Answers to Your Questions About Toxic Free Living

World Mercury Project


There have been many stories in the media this week about last week’s press conference by Robert F. Kennedy, Jr., Robert De Niro, Del Bigtree, Rev. Tony Muhammand and Nicholas calling for mercury-free vaccines in the US and other mercury reforms. They offered a $100,000 prize to any journalist who can produce a peer-reviewed scientific study that proves that mercury in vaccines is safe.

Kennedy has founded the World Mercury Project “to raise public awareness of the dangers and sources of mercury, with the ultimate goal of banning all uses of mercury on a global level. We believe the public is in critical need of accurate information with regard to the sources and dangers of mercury which will allow them to better protect themselves and their families from the potential devastating effects of the potent neurotoxin.”

“The average person does not know that mercury is the second most toxic element on the planet , nor do they know that it is an incredibly potent toxin even at small exposure levels. Once in the body, mercury has a high affinity for moving into the brain where it can become trapped for decades. Once in the brain, mercury causes a chronic inflammatory process in the tissue which has been connected to autism, Alzheimer’s, multiple sclerosis, amyotrophic lateral sclerosis (ALS or Lou Gehrig’s disease) and many more adverse health consequences.”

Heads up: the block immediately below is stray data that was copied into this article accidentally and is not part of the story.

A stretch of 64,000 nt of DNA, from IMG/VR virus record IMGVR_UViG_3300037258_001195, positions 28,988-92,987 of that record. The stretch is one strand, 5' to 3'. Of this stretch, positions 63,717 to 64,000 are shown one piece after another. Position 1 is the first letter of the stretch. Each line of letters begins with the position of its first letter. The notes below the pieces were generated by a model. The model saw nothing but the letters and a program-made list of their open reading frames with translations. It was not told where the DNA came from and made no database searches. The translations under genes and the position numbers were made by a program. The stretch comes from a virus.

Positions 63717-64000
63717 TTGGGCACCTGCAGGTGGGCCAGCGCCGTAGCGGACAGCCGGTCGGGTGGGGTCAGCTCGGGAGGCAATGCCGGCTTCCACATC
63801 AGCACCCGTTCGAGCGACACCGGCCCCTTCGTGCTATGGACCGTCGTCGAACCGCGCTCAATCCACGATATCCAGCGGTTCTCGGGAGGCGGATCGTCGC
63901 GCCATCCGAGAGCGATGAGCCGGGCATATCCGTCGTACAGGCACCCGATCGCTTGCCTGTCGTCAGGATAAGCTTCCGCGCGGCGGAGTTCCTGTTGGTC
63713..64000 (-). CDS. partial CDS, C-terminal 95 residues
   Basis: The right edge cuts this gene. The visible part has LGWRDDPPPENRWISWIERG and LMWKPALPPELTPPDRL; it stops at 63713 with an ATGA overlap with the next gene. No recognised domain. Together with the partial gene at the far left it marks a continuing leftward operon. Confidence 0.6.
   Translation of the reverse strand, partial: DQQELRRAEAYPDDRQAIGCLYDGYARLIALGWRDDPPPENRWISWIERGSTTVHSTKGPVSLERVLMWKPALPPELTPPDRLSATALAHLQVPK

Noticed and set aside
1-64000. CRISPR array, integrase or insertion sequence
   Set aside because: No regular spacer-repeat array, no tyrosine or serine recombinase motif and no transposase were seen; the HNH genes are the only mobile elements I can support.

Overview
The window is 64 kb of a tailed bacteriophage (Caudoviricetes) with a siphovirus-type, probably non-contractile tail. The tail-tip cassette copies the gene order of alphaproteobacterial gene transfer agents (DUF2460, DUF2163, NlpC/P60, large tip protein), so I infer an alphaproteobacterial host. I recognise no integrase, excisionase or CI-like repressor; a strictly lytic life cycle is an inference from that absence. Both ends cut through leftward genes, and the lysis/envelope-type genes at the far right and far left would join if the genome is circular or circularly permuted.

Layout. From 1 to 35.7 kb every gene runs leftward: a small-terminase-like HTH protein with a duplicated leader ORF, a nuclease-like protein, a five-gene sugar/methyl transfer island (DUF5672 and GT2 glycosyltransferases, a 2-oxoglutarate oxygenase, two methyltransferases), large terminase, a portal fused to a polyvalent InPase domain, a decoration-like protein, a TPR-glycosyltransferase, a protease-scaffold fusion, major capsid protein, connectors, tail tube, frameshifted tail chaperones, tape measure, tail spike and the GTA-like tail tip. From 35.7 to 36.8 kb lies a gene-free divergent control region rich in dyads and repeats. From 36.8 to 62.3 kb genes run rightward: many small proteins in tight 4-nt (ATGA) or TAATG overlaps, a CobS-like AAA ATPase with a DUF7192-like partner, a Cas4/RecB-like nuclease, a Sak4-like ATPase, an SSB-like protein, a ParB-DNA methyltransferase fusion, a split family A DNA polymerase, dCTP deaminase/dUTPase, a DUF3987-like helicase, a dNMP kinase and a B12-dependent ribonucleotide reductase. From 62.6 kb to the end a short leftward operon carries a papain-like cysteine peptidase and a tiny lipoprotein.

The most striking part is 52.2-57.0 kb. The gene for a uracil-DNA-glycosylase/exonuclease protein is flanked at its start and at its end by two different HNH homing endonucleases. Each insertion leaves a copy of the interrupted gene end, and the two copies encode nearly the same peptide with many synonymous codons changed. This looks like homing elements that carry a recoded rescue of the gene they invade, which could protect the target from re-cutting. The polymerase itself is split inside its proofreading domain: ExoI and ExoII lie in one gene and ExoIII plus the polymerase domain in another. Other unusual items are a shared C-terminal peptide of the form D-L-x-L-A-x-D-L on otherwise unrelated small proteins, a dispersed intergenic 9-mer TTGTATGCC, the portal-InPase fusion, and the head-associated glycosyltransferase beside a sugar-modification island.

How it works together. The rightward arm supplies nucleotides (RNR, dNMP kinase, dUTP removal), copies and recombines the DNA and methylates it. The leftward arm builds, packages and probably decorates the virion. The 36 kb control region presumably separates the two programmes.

Though there has been a lot of attention on mercury in vaccines, there are many other sources of mercury exposure. And the World Mercury Project aims to address the elimination of all of them.

Their website contains much information about mercury, documented with studies (click on “LEARN MORE” in the menu for many links to health and environmental effects and related illnesses.

Every toxic chemical should have an organization like this dedicated to identifying the problems with the chemical, making them known to consumers, and eliminating them from consumer products.

In addition, here is an excellent complication of studies on mercury compiled by GreenMedInfo: GREENMEDINFO: Toxic Ingredient Thimerosal

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Lead in Jewelry


Fake opalescent pearls are one of the types of costume